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SINGAPORE — A China that is willing to take ideological and political risks is emerging not only in affairs involving Hong Kong and Taiwan but also in the increasingly troubled relations with Tokyo and Washington.

The source of this risk-taking in the fourth-generation Chinese leadership was President Hu Jintao’s consolidation of power over the Communist Party, government and military last fall when he took over chairmanship of the Central Military Commission from former President Jiang Zemin following a surprising internal power shift in Hu’s favor. This risk-taking China has manifested itself in at least four ways:

Hu’s leadership shows that it is willing to take risks ideologically. The Communist Party of China (CPC), touted today as “open-minded, progressive, responsible, democratic and competent,” has embarked on a major image-building effort vis-a-vis the Chinese public. Jiang had laid the first cornerstones of such a “socialist revival” with his “Three Represents,” which today are formally enshrined in the party’s constitution. Consequently, entrepreneurs were officially admitted into the CPC at the 16th Party Congress in autumn 2002.

In autumn 2004, the CPC hosted a Beijing meeting of Asia-Pacific political parties, some of which had disputed with the CPC. Moreover, a rumor has been circulating in Vietnam that, just before the 16th Congress, a Chinese delegation was dispatched to Hanoi and Vientiane to sound out its “brother” communist parties on eventually dropping “Communist” from the party’s official title. If true, such a radical move at the 17th Congress in 2007 or beyond could revolutionize Asian socialism, but it remains to be seen whether Hu can take this ideological risk.

Politically, Hu wants to be known as the “people’s President” following the “autocratic Jiang.” At the recent National People’s Congress (NPC) in March, television covered most of the proceedings in an obvious attempt to open up the world of Chinese politics further. The CPC then announced that “political patriarchs” would conduct public hearings and media briefings. Prime Minister Wen Jiabao did so after the NPC, showing that he was perfectly at ease taking questions at a press conference.

Having come to power during the SARS epidemic in spring 2003, the new team is more attuned to the benefits of public relations, sound public governance and transparency. The recent visit of Chinese leaders to AIDS patients is significant inasmuch as the leadership had systematically denied the extent of AIDS in China. Wen’s appeal to build a “harmonious society” was almost an admission that stability is not fully assured at this stage in Chinese society.

On Hong Kong, Beijing risked interfering in the democratic process when it advised the government of the Special Administrative Region to withdraw unpopular legislation in the midst of mounting protests. In a separate political twist, China probably would not have “counseled” the departure of Hong Kong Chief Executive Tung Chee-hwa in March unless Hu had felt assured that his predecessor (who installed Tung in 1997) could not thwart the move. Meanwhile, Beijing went on a charm offensive to win the hearts and minds of Hong Kongers with political overtures to the opposition democrats and economic proposals.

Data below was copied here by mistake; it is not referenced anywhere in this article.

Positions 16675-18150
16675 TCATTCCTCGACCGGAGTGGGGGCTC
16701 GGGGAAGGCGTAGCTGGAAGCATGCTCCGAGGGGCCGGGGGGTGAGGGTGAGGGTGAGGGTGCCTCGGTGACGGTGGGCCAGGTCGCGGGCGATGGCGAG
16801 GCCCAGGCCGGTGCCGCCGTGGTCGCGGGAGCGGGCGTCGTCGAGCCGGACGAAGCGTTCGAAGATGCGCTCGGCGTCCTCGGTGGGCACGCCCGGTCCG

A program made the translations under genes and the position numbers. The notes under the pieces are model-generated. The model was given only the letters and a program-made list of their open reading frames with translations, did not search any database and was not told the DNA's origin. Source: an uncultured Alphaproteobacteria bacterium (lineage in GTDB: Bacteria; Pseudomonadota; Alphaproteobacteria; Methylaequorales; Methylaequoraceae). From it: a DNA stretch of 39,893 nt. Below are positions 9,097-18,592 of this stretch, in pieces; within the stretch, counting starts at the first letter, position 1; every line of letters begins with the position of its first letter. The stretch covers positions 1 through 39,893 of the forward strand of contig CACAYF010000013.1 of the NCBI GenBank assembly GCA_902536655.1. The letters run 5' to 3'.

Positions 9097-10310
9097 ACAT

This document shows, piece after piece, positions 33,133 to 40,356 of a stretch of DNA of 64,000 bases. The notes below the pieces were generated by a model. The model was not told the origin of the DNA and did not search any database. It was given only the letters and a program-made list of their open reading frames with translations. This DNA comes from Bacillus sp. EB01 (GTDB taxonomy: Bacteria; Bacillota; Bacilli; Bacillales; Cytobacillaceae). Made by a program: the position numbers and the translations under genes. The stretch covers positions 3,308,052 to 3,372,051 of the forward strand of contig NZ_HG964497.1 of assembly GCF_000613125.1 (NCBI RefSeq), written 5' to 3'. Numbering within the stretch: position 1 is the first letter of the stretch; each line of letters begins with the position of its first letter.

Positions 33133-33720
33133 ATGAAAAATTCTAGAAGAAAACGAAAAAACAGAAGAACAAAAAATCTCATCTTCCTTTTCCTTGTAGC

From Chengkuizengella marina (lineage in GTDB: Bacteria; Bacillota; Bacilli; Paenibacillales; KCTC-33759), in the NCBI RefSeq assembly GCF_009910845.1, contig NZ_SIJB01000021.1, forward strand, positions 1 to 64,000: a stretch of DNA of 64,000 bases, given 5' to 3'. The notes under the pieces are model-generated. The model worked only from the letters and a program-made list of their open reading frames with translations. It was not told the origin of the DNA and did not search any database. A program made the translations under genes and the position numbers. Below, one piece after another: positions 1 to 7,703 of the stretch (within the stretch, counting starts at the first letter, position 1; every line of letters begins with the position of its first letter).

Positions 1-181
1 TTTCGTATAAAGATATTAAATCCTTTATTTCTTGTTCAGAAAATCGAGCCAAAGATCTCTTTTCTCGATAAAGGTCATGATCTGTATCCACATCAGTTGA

Taiwan and cross-straits relations present another facet of risk-taking for Beijing that is apparently paying off. After Taiwanese President Chen Shui-bian failed to clinch a decisive majority in parliamentary elections in December, Beijing adopted a milder tone and presented economic carrots to the Taiwanese public, including more chartered flights, an offer to immediately open up the “three links,” and a unilateral offer to open the vast Chinese market to Taiwan’s agricultural and fishery products.

Moreover, China softened wording in the antisecession law and successfully wooed opposition leaders Lien Chan and James Soong to visit the mainland, wisely sidelining the independence lobby.

Last, Beijing’s relations with Tokyo and Washington also must be seen in the context of increased risk-taking. Hu’s intent to improve relations with Japan was demonstrated when Beijing sent its top Japanese-speaking diplomat (Wang Yi) to Tokyo as ambassador in the wake of the disastrous Asian Cup fiasco in Jinan and Beijing last summer, when anti-Japanese sentiments flared. Hu apparently has sought to reverse Jiang’s previously hostile attitude toward Tokyo, but has been stymied by anti-Japanese demonstrations, including a public campaign to oppose Japan’s bid to get a permanent seat on the U.N. Security Council. China’s leadership naturally wants to avoid being accused in public of succumbing to Tokyo.

Beijing’s leaders have come out more defiantly against Washington, especially since the second-term re-election of President George W. Bush, even as they preach the need for multifaceted cooperation with Washington. This “double diplomacy” is Beijing’s biggest gamble in dealing with the world’s superpower before its own stars shine.

China has made diplomatic inroads into the Middle East, Africa and even Latin America, once considered America’s backyard under the Monroe Doctrine.

Beijing is expected to take more risks as it selectively opposes and competes with Washington in key strategic areas. Chinese scholars openly vaunt Beijing’s increasing control of Washington’s financing through its purchase of U.S. Treasury bonds; similarly, Beijing resists American advice to re-peg or revalue its renminbi or indiscriminately open up the sensitive textile sector.

Japan should expect bold political moves to come, as China continues to emerge as a regional and world power.

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